We described a large cohort of one of the idiopathic multicentric osteolysis disorders; named nodulosis, arthropathy, and osteolysis (NAO) syndrome (16). NAO syndrome results from a mutation in the gene encoding the matrix metalloproteinase 2 gene (MMP-2), at 16q 12-21 loci. Mutational inactivation of MMP-2 creates an imbalance between bone synthesis and resorption (17).  The main clinical findings are arthropathy in form of limitation of motion with contractures and deformities affecting both hands and feet in addition to nodular lesions in both palmar and plantar surfaces (Figure I) (Add photo of hands and feet). Few patients had other joints involvement including elbow, knees, and hips. Radiography of the hands and feet showed advanced osteolytic changes (Figure II) (Hand X-ray).

Unfortunately, there is no available effective treatment for these disorders. Supportive treatment in form of calcium and vitamin D supplement in addition bisphosphonate might improve the bone density but do not change the disease course (18, 19). 


Mucopolysaccharidosis (MPS) are a heterogeneous group of inborn metabolic disorders of glycosaminoglycan. There are different phenotypes depending on certain gene mutations encoding glycosaminoglycan-degrading enzymes, resulting in the inability to metabolize certain glycosaminoglycan. Overall the frequency of MPS varies in each population but the most common form is MPS type-I (20, 21). Patients usually look normal at birth. However, as they get older, they show progressive clinical features affecting multiple organ systems. Severe MPS phenotypes are typically under the care of medical genetic specialists. Diagnostic approach and management of MPS are beyond this review. However, a general pediatrician or other specialist may suspect or see mild cases initially. Accordingly, he can refer the patient to the medical genetic specialist for more confirmatory testing and management.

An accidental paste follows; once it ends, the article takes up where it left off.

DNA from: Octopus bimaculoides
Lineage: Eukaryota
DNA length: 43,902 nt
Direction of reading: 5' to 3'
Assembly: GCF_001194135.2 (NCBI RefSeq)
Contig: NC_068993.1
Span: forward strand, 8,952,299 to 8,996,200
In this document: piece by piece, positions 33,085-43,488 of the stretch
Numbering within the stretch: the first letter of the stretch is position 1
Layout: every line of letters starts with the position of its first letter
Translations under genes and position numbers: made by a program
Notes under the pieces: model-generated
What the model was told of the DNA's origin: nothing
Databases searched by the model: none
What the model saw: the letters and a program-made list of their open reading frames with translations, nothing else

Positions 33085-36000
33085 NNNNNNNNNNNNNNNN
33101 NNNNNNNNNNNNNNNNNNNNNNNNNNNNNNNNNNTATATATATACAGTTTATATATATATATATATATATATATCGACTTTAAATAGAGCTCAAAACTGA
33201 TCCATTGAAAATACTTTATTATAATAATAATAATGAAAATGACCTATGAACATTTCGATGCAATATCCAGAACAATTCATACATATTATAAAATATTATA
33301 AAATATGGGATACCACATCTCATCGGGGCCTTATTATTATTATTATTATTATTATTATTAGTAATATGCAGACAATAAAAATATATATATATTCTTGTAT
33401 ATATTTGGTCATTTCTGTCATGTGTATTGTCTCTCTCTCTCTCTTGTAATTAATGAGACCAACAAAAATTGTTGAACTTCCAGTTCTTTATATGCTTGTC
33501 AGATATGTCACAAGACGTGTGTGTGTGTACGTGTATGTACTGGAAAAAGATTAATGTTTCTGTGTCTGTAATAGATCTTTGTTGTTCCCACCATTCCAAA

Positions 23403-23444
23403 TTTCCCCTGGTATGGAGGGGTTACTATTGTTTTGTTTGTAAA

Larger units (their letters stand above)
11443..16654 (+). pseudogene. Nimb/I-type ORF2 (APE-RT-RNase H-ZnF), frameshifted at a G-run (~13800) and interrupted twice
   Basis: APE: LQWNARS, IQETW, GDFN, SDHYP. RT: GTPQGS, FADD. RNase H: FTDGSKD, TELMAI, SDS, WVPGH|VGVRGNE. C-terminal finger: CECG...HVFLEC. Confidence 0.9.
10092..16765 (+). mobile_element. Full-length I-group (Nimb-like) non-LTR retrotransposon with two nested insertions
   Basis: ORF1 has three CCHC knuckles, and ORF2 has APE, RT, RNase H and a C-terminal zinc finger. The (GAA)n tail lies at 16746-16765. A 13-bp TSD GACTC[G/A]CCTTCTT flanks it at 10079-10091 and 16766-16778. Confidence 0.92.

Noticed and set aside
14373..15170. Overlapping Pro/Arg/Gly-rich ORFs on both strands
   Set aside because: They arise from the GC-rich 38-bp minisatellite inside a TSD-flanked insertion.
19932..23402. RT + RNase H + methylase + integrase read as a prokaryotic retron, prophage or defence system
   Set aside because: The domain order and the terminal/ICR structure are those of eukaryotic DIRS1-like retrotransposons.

MPS type-I has historically been delineated into three separate subtypes, Hurler syndrome (severe), Hurler-Scheie syndrome (intermediate) and Scheie syndrome (mild). Musculoskeletal manifestations such as stiffness and joint contractures are prominent in all forms of MPS; these manifestations include joint complaints that may mimic inflammatory arthritis seek rheumatologist consultation (7, 22). The milder phenotypes are more likely to be missed; unfortunately, diagnostic delays occur frequently in these patients. Rheumatologists and other specialists should be aware of the musculoskeletal manifestations of MPS. The proper history and physical examination should help in recognizing these cases. MPS should be considered a differential diagnosis in children with joint contractures in the absence of signs of inflammation (23). Furthermore, certain radiographic findings such as characteristic dysplasia and dysostosis multiplex should raise the consideration of MPS (24, 25) (Figure III) (X-ray).